Saturday, 21 May 2016

Squatting Statistics 2015 – Squash Campaign #olsx #housingcrisis #homelessness #squatting #deathsonourstreets #respace #recycle #empties #homes4all

Squatting Statistics 2015 – Squash Campaign

Squatting Statistics 2015

The link between rising homelessness and the criminalisation of squatting – May 2016

Squatters Action for Secure Homes (SQUASH) has been tracking implementation of section 144 of the Legal Aid, Sentencing and Punishment of Offenders Act (s144 LASPOA) since it came into effect in September 2012. Section 144 criminalises squatting in empty residential properties, gives the police new powers, and guilt is determined by a lay magistrate, rather than a trained judge. Since 2012, there have been at least 738 arrests, 326 prosecutions and over 60 convictions for the offence. The consequence of the new law, are now starting to be felt.
[Note: Page contains Google Analytics code for us to track hits]

Arrests & Disposals

  • Arrests: There were at least 148 arrests under s144 LASPOA in 2015. This brings the total confirmed arrests to date to 736 people since 2012;
  • Charged: The percentage of those charged with the offence was 64% of arrested in 2015 (94), and half of those charged were remanded in custody before their court hearing;
  • Arrest Targets: Arrests for section 144 have been averaging around 160 arrests per year. This suggests an annual arrest target for this offence.


  • Displaced Residents: When asked, no police force was able to cite a single case of a displaced residential occupier for a squatting arrest, a principle reason for introducing the offence in 2011;
  • Backup Offence: Squatters are arrested for a number of alternative offences (eg Criminal Damage, Burglary), and section 144 is often used as a secondary offence when the more serious offences can’t be successfully prosecuted;
  • Prosecutions: Prosecutions of section 144 offences has been rising year on year since 2012, and is currently averaging around 13 prosecutions a month, up from 10 in 2014-15. This brings the total number of section 144 prosecutions brought for a first hearing at a Magistrates court since 2012 to 326;
  • Convictions: There is too little information to gauge the true number of those convicted for section 144 and their sentences. The number of known convictions stands at around 60 since 2012.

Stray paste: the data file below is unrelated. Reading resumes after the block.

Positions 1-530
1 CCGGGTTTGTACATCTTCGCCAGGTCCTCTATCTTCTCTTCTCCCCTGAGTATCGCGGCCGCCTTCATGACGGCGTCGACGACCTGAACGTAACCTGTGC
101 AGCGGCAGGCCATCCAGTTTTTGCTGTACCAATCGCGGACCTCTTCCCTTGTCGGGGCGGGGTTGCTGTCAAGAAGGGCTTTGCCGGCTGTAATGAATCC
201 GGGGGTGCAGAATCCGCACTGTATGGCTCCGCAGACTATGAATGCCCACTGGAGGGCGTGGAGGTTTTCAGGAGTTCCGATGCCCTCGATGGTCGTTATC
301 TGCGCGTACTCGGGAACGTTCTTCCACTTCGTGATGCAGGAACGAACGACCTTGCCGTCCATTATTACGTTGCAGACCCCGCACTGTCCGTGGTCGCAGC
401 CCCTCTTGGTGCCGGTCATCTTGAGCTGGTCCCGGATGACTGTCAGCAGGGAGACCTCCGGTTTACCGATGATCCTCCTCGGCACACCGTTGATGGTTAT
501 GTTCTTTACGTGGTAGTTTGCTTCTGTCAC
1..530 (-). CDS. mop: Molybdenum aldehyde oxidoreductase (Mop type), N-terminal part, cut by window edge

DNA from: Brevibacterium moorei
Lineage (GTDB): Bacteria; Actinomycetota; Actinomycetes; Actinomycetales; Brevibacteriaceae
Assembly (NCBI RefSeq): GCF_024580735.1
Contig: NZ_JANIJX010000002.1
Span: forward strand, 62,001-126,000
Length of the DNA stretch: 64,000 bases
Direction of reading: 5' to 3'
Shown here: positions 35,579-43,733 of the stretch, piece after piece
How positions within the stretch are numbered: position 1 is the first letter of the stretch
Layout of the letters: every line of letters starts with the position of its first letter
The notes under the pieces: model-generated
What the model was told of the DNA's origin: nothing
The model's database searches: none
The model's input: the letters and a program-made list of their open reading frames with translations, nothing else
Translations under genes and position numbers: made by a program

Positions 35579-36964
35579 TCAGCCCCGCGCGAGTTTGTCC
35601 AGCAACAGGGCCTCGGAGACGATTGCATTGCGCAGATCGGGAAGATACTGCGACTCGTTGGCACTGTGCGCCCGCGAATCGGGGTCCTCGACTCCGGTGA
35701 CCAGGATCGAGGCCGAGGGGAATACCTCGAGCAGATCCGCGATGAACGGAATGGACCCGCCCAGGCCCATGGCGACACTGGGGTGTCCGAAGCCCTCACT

• Fast-track evictions, using Interim Possession Orders and High Court Bailiffs, are increasing and becoming more common;
  • Illegal evictions by landlords, the police and security firms continue, as it is widely believed that section 144 criminalises all squatting, and that squatters are de facto “criminals”;
  • Length of Occupation: Squats now last little more than 3 weeks in general, three months at most. This is in sharp contrast to pre-2012 lengths of occupation, of between 6 months to a year.

Criminalising the Homeless & Market Effects

  • Rising Homelessness: more 18-34 year olds are being made homeless through private and social housing evictions, and it is estimated there were 83,000 young homeless in 2015;
  • Rising Rough Sleeping: rough sleeping number have risen dramatically since 2010/11, due in part to the implementation of section 144, and at least 194 rough sleepers died in London in 2015;
  • Underreporting and Criminalisation: the government’s response to rising homelessness has been to underreport and criminalise those sleeping rough, eg Operation Encompass;
  • Rising House Prices: links between aggressive enforcement of homeless criminalisation and rising house prices can be seen in London and other parts of England;
  • Legislative Subsidy: section 144, among others, acts as a public subsidy for private landlords and speculators, enabling them are to leave homes empty and fast-track evictions.

“Squatting Statistics 2015” Report can be found here:

Squatting Statistics 2015 – Policy Brief (2 Pages) – PDF, 516KB

Squatting Statistics 2015 – Full Report (28 Pages) – PDF, 1,208KB

Squatting Statistics 2015 – Press Release (19 May 2016)

No comments:

Post a Comment